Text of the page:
MagicTeachersSonFrontCover-200Pran is the magic teacher’s son of the title, studying in a one-room schoolhouse outside the village of White River Junction. The novel opens as Pran sneaks out of his home to participate in a Circle of Sorcery, at which neighborhood hooligans gather to practice illicit black magic. Accompanied by his friends, Pran watches Sekar, the leader of the circle, as the teen summons a fire nymph for demonstration. Despite the allure, Pran avoids performing any sorcery himself and manages to escape the ridicule of the older boys.

Pran’s home realm of Eldor is at war with Marakna, a place where sorcery is commonplace. While his older brother is a Magician in the Eldorean Army, the conflict itself has little effect on Pran’s day-to-day life. However, after a chance encounter with a traveling Truthseeker, Pran learns that a terrifying prophecy has just come to light. Within a week, all of Eldor’s gold will vanish, leaving the country powerless to defend itself against the Maraknese sorcerers and possible invasion. Pran has been designated to lead a quest to return some amount of gold to Eldor by traveling with three others to the legendary realm of Earth. As with most prophecies, there are hints and riddles, but not enough guidelines to make the quest a comfortable process.

The first volume of this series follows Pran’s quest to discover his companions and find his way to Earth. David Harten Watson describes this world with prose that is straight-forward, while capturing a true feel for the interplay between teenage characters. The military structure of the magical army was an outstanding touch that allowed the battle scenes to unfold with clarity. Pran is a likeable hero, and this book was a joy to read. It’s about overcoming challenges, friendship and trust, making choices, and protecting your home. Magic Teachers’ Son is a solid introduction to the world that the author has crafted, and I’ll be looking for the next book in this marvelous series.

New in Reviews: Skin Game (audiobook) by Jim Butcher & The Ophelia Prophecy by Sharon Lynn Fisher

I wrote a couple of new book reviews which have appeared online in the last month or two. They are both over at Book Spot Central. Check them out and leave some comments over there!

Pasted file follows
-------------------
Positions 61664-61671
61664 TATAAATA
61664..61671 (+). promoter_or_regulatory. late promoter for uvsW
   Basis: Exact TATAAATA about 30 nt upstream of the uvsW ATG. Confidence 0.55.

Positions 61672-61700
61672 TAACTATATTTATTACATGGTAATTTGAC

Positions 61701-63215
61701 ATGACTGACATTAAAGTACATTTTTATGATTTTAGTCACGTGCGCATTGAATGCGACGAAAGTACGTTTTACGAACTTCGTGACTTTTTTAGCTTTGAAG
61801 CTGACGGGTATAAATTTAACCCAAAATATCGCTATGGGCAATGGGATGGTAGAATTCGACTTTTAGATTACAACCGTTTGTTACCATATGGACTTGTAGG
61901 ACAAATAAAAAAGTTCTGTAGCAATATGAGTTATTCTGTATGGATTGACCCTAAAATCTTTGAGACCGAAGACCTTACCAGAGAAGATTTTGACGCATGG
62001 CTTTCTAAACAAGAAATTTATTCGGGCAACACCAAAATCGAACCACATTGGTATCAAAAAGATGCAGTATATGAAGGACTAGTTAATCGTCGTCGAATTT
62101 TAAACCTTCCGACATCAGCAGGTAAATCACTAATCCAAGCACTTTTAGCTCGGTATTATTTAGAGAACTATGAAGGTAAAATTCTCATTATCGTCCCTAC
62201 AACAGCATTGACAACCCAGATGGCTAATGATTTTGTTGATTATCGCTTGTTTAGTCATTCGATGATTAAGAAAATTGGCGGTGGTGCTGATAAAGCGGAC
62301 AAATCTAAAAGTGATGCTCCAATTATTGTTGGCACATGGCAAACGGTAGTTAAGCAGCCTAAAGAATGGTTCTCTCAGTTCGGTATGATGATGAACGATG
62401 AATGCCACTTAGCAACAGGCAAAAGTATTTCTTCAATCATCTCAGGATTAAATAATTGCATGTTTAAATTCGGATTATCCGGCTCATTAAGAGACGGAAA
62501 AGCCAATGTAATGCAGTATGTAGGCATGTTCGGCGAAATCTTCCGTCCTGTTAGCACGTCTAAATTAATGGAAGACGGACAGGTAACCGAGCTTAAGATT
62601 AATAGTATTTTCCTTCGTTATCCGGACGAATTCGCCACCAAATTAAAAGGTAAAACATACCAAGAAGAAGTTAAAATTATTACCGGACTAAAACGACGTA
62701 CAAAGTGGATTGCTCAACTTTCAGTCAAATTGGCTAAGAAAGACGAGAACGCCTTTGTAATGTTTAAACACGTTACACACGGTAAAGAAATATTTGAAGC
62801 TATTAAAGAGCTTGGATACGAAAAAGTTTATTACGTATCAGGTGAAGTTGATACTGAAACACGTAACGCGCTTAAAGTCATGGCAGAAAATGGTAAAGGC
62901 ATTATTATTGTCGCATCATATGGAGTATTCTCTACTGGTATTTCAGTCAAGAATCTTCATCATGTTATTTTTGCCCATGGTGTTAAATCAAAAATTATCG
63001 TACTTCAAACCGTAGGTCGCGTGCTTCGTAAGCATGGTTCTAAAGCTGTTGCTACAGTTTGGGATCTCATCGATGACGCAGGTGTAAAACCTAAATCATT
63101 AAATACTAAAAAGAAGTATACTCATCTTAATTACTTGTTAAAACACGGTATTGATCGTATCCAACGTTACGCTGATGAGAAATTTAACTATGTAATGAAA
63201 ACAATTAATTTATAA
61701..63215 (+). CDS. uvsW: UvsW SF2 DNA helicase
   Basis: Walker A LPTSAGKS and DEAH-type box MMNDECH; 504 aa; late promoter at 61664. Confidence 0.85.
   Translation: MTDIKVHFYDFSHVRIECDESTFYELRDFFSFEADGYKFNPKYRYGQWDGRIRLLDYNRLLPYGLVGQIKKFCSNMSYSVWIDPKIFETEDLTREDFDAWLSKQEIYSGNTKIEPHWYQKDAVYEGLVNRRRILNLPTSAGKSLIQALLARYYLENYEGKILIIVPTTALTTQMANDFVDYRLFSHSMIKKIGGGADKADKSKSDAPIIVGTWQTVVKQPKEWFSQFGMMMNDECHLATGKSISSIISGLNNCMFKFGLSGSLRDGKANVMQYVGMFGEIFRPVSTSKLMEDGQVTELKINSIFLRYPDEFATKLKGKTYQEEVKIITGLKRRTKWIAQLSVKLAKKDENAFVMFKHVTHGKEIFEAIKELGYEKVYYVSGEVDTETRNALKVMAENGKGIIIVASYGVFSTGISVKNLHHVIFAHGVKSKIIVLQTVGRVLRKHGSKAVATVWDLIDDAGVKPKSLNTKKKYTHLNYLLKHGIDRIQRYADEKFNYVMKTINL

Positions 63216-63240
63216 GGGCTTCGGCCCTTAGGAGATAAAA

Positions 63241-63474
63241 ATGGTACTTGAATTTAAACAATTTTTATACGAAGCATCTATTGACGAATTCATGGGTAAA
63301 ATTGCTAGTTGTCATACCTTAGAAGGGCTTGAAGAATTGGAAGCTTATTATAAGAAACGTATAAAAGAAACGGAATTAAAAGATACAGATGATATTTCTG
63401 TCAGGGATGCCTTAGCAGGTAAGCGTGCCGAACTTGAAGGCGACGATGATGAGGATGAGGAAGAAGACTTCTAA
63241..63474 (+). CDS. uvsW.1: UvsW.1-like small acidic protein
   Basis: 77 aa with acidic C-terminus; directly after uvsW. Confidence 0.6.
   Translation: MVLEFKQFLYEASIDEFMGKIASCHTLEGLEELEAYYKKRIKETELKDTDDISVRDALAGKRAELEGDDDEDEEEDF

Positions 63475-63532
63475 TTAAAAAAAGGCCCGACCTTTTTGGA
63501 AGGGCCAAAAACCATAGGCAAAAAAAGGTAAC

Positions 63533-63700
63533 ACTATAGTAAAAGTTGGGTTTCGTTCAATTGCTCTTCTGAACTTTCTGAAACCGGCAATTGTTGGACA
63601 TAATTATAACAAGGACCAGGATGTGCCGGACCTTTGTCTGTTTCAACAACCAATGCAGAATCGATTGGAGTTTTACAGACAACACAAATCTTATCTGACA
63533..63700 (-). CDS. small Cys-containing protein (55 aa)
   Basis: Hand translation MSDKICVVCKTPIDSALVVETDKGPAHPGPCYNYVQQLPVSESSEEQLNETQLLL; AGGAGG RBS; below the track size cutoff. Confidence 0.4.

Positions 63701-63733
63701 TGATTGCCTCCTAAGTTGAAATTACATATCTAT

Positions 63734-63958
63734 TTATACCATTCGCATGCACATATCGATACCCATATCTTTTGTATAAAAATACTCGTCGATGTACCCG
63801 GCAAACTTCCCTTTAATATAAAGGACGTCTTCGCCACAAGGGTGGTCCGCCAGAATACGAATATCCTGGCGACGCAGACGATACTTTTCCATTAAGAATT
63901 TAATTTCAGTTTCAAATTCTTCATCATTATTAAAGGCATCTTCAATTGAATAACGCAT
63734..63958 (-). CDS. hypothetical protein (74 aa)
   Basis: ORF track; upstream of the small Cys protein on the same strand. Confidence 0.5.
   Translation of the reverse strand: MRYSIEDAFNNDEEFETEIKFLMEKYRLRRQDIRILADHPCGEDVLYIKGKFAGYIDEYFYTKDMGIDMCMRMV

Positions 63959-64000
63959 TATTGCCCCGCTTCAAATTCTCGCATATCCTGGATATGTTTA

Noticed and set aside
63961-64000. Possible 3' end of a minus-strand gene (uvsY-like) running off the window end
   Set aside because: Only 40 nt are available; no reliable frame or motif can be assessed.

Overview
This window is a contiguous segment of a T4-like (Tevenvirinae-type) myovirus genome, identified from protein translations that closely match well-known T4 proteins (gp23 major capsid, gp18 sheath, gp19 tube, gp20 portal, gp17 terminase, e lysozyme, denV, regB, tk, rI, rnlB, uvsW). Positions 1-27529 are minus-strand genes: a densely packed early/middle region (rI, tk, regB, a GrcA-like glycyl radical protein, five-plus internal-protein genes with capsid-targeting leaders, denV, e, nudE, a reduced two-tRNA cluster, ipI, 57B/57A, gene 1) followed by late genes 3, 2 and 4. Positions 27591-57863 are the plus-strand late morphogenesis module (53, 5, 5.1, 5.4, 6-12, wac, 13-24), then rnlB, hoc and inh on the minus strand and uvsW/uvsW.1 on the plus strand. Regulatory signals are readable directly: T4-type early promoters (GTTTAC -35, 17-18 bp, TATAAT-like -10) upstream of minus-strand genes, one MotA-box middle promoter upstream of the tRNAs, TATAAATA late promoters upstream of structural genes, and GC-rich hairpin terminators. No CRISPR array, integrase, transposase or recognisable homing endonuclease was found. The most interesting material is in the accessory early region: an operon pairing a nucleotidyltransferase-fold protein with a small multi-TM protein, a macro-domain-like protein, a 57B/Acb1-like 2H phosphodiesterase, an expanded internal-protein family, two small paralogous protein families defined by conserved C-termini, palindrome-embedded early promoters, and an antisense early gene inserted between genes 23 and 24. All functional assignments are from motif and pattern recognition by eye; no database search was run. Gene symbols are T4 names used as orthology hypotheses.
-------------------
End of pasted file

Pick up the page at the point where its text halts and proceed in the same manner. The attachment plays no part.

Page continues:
Photo by Sarah Browning, shared under Creative Commons license.
Photo by Sarah Browning, shared under Creative Commons license.

Here are the direct links to each review:

Skin Game (audiobook) by Jim Butcher

The Ophelia Prophecy by Sharon Lynn Fisher

Do you read book reviews? Do you find them helpful when deciding what to read next? Let me know your thoughts in the comments. Happy reading!

Book Review – Grimspace by Ann Aguirre

Grimspace
By Ann Aguirre
Ace (2008)

I can’t remember who recommended this book to me, but I have had it on my to-read shelf for about a year. It looked to be a quick read and I decided to plunge into it while waiting for another book to arrive in the mail.

Grimspace Cover

Grimspace is the debut novel by author Ann Aguirre and the first book in the Sirantha Jax series. The story is set in a world in which interstellar travel is possible by using paired pilot-jumper teams. Jumpers are rare – born with the J-gene that allows them to enter grimspace and follow the beacons left by an alien race. They are also monopolized by the Corp, the organization that identifies, trains, and employs them until many suffer a fatal burn out.

Sirantha Jax is an extraordinary jumper who is psychologically broken, and that is what makes her such a fascinating protagonist in this novel. Imprisoned for “treatment” after a catastrophic accident on her last trip, she is grieving her former pilot/lover who was lost in the crash. Jax has been interrogated by the Corp and although she has no memory of the events leading up to the crash, she feels incredibly guilty over the loss of life.